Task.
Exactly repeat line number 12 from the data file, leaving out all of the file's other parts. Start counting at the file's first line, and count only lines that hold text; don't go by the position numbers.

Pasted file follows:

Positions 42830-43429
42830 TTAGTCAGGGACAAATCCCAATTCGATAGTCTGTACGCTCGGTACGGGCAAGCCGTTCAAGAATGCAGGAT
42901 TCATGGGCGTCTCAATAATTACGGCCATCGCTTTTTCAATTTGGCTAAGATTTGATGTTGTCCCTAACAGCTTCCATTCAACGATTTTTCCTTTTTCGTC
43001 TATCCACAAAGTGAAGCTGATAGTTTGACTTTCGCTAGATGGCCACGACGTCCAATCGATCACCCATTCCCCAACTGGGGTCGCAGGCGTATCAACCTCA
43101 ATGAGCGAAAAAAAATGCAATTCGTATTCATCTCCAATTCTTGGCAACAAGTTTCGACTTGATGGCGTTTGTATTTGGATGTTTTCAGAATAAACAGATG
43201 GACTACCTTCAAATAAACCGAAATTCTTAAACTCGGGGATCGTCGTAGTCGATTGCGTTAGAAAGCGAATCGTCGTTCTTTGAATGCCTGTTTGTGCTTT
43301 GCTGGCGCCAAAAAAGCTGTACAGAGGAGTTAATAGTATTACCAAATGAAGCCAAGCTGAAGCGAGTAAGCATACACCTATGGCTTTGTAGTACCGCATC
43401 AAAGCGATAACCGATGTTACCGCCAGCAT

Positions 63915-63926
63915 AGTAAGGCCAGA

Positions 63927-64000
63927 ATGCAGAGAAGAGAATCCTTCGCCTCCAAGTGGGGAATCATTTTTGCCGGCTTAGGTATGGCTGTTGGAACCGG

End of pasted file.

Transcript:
63927 ATGCAGAGAAGAGAATCCTTCGCCTCCAAGTGGGGAATCATTTTTGCCGGCTTAGGTATGGCTGTTGGAACCGG